5 Confessions of a (Somewhat) Reformed Serial Plant Killer

updated Jul 18, 2020
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(Image credit: Kath Nash)

Let’s just say that a lot of houseplants have suffered at my hands. But, if there’s one thing I’ve learned about caring for plants, it’s that nobody has a 100 percent perfect success rate. There are always missteps, even for people with degrees in horticulture and years of experience. The key is to take your errors in stride, and then apply what you’ve learned the next time around. Learn from my previous mistakes and (hopefully!) yours won’t meet an untimely end.

#1: I Randomly Picked My Plants

As a college freshman, I joined my school’s garden club, and shortly afterwards we went on a trip to a local nursery. Having zero knowledge of houseplants, I brought back a peace lily and a purple sage plant. (At the time, I thought peace lilies were the height of elegance, and I just liked how the sage smelled.) The peace lily survives still, many years later, but that sage plant met its end within weeks in my cave of a dark dorm room. I’ve since learned that peace lilies are suited to limited light conditions, while sage needs lots and lots of sun. These days, I always consider my window real estate before plant shopping, pay attention to the little tags that come stuck in the pot, and only browse specimens that will tolerate the level of light I can give them. You just can’t force a sun-loving plant to thrive in a closet.

#2: I Assumed Water Was Always the Answer

Back when my sage was on its last leg, I drenched it with glasses of water almost daily. Like many clueless plant owners before me, I assumed that all sick plants just needed more water, and held the mistaken belief that houseplants die only from neglect. In reality, my sage needed about 10 times more light than it was currently getting, and 20 times less water (sage likes to be kept dry). I’ve since learned to make note of which plants are sensitive to overwatering and never go near them with a watering can without feeling the soil an inch down. Dry surfaces are deceiving.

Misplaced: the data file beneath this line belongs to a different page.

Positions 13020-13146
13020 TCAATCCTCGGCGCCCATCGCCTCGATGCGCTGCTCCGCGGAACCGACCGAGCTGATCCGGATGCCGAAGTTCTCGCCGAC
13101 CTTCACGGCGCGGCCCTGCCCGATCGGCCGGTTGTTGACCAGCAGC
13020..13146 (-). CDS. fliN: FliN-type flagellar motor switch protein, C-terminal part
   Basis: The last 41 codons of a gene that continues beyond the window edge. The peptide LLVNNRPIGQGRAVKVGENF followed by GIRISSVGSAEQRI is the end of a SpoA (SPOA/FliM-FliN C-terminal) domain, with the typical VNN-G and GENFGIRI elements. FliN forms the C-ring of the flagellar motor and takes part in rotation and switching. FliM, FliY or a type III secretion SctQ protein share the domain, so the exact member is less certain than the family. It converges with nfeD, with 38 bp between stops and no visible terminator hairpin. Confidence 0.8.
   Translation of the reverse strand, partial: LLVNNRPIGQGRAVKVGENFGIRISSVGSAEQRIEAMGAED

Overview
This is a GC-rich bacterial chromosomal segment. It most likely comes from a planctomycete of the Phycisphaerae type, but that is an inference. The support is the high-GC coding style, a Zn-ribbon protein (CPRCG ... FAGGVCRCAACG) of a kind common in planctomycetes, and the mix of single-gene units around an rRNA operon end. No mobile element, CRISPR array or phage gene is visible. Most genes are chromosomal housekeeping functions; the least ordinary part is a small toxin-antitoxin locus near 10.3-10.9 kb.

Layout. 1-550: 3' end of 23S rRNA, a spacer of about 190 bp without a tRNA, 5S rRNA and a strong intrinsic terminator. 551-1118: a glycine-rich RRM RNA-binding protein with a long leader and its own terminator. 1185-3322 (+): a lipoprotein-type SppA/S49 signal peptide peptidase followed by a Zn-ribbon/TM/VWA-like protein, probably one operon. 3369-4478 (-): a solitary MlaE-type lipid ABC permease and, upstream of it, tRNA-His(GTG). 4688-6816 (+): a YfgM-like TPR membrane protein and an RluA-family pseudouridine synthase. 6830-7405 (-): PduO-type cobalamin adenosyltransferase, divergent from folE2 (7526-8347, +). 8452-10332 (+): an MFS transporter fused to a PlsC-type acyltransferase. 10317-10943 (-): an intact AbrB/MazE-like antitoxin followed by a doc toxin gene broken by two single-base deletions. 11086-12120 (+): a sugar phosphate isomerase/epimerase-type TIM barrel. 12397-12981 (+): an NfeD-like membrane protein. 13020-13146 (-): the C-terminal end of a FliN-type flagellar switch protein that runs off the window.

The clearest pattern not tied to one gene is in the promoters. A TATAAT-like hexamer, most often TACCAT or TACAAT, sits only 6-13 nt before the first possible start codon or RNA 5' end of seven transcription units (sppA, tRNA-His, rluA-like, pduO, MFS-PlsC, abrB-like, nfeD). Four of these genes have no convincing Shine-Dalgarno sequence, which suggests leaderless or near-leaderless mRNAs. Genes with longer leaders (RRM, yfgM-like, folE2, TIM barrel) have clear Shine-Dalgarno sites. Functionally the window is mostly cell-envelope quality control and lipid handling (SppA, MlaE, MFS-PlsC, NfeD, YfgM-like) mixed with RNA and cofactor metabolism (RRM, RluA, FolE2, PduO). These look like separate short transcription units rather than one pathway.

#3: I Wasn’t Brutally Honest

If a plant is struggling, I now turn to a trustworthy growing guide and compare its preferred conditions to its current environment. The key is to be brutally honest. Don’t delude yourself that a sliver of morning sun is the same as full afternoon sun (been there, done that). If the growing guide doesn’t match up with reality, I find the plant a new spot or gift it to someone whose home provides more suitable conditions.

#4: Sometimes I Still Smother Them

Although I know better, I still sometimes go into helicopter mom-mode when one of my plants has a near-death experience. Case in point: I recently slacked on repotting a grocery store succulent that someone gave me as a gift. The leaves covered the entire area of the too-tiny pot, which prevented the soil from drying out, which in turn caused the leaves to go limp and fall off. I finally upgraded the pot, but started obsessively checking on it a couple of times each day, and watered it when I shouldn’t have—a rookie mistake. I just felt I needed to do something to help this poor, defenseless plant. (The jury is still out on its fate.) Take it from me: Being overly vigilant about your houseplants is just as bad as neglect, and constant fussing can’t overcompensate for past abandonment. Take a step back and leave them alone to regroup on their own for a bit.

#5: I Believed in the Word “Easy”

How many times have you seen an internet listicle of the absolute easiest houseplants to grow? (Look, I wrote one right here!) The thing is, easy houseplants can still be tricky if you don’t give them their preferred growing conditions—even a tough-as-nails cast iron plant will wilt if the light is too bright. In my very favorite houseplant book, The Indestructible Houseplant, plant guru Tovah Martin discusses this point eloquently and notes that she tried to think of every type of grower—from the heavy-handed waterer to the corporate office worker—when deciding which plants to include. As you can probably tell by now, I’m one of those overly enthusiastic waterers, which is probably why I never have much luck with succulents. They’re supposed to be so easy, but I always get antsy after a couple of weeks and give them a drenching sooner than I should. Do some soul searching before your next houseplant purchase and find one that fits your style.

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